The 20th-century Hollanders are also wanderers. Uncle Herman and Emmanuel, Nathan’s father, take the family to America to escape the Nazis. Emmanuel, a dreamy but gifted inventor, meets the celebrated physicist Enrico Fermi, a colleague of his father’s. Fermi takes him off to New Mexico to work on the Manhattan Project, where little Nathan sees the first atomic bomb test in the company of a “Mr. Feynman.” After the war Herman and Manny stay in New York, while Sophie, Nathan’s mother, takes the four children back to Europe. The youngest, Zeno, becomes a prodigy, a mystic, and a 20-year-old cult leader, then disappears, leaving behind a pregnant follower who moves in with the Hollanders and gives birth to Nina.

This family history is, you’ll remember, only a plot within the main plot. Well, within this plot-within-a-plot sprout still more fantasies, fables, and fairy tales, some of them narrated by Uncle Chaim and Magnus, who have been visiting Nathan since his boyhood. There is the parable of the holy billygoat, with which the Kotzker rebbe reconciles the quarreling Schloime Kreisky and Yankel Davidovitch. The tale of Block, the evil forester, who replaces the mysteriously disappeared Berg, and of Berg’s son, who restores his father and banishes Block with the aid of a talking hare. The story of Shabbetai Zevi, the false Messiah, and his self-designated wife, who before their marriage sins with every man she meets in order to make her eventual renunciation more perfect. And a secular retelling of the Babel story, in which the tower is destroyed not by God but by a skeptical and pragmatic traveller who undermines everyone’s faith in the project.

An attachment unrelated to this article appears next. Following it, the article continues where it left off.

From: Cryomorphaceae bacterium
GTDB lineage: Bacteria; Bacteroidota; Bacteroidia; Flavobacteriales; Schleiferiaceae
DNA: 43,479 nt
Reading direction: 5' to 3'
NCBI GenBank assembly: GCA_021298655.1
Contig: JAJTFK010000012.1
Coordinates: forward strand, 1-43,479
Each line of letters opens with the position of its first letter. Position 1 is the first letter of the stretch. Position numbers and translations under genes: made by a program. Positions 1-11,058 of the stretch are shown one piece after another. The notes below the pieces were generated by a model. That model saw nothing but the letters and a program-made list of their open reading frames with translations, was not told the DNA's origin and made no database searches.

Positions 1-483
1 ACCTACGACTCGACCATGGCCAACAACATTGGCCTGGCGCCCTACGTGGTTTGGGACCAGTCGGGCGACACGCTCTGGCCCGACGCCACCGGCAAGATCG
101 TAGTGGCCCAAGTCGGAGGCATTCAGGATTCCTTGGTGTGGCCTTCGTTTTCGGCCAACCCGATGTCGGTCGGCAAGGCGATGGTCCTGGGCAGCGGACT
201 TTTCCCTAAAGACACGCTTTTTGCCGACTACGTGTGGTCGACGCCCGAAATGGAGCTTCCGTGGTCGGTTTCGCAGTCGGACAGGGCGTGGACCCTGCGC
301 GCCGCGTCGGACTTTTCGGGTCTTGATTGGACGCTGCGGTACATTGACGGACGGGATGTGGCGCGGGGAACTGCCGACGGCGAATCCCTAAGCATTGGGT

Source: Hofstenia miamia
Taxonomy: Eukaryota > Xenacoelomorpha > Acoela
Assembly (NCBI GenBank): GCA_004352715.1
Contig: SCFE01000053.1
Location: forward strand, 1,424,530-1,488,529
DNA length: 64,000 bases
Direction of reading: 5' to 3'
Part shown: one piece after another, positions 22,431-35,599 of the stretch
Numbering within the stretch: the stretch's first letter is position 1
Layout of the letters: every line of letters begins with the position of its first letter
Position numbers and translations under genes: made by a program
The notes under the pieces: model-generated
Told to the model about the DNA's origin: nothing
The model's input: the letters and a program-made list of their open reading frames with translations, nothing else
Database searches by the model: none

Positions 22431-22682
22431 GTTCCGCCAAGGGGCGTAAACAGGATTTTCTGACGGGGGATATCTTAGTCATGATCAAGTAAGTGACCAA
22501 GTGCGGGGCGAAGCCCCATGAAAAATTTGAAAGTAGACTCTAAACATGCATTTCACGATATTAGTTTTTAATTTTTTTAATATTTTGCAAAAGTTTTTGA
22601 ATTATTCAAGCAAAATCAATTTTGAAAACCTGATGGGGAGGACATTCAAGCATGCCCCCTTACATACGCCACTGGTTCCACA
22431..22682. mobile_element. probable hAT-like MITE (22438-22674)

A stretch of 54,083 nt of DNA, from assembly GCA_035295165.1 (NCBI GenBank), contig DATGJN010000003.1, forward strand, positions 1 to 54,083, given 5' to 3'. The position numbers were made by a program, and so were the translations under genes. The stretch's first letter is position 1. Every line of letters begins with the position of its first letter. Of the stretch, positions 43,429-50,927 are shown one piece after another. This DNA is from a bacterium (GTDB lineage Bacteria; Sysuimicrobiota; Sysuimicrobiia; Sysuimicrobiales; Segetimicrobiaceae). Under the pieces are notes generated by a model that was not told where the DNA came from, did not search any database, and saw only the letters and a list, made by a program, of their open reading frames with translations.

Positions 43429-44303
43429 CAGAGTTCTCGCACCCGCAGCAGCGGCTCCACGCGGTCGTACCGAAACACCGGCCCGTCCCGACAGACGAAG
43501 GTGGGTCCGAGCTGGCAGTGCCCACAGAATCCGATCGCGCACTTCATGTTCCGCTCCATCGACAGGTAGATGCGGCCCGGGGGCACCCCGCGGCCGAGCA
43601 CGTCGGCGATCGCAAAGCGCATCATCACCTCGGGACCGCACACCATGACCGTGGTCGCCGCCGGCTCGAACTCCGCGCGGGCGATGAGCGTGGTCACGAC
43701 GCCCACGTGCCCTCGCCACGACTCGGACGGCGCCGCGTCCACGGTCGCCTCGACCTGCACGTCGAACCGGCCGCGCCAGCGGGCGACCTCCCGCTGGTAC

Meanwhile, the main plot has been gathering menace and erotic charge. The country house has supposedly been abandoned for five years, since Uncle Herman’s death. But it hasn’t: it’s newly stocked with food, but also booby-trapped. And the firewood has been removed, so Nathan and Nina are forced to burn the house’s valuable and memory-laden antique furnishings for fuel. The cold is so fierce and perilous that they must sleep in the same bed. This need to share body heat, along with the constant furniture-chopping, Nathan’s superb cooking, and above all, the intoxicating atmosphere, thick with stories, bring uncle and niece (who may actually – it’s too complicated to explain – only be cousins) together sexually.

But something, again unexplained, drives them apart in the end. It may be Nathan’s chronic aloneness, or it may be Nina’s bitterness about her father’s disappearance. It is not, in any case, a fairy-tale conclusion – just the opposite.

The title of In Babylon refers to Jewish history, of course, and so does the book’s epitaph, from the socialist historian Isaac Deutscher: “Trees have roots; Jews have legs.” It was in their Babylonian captivity that the Jews became cosmopolitan -- the first of the many experiences of anguish and exile that have made them, as creators and bearers of culture, supreme benefactors of the West. Jewish history illustrates the power of memory, story, and family over exile, cruelty, and loss. Within that immeasurably rich cycle of stories, this splendidly accomplished novel will take its place.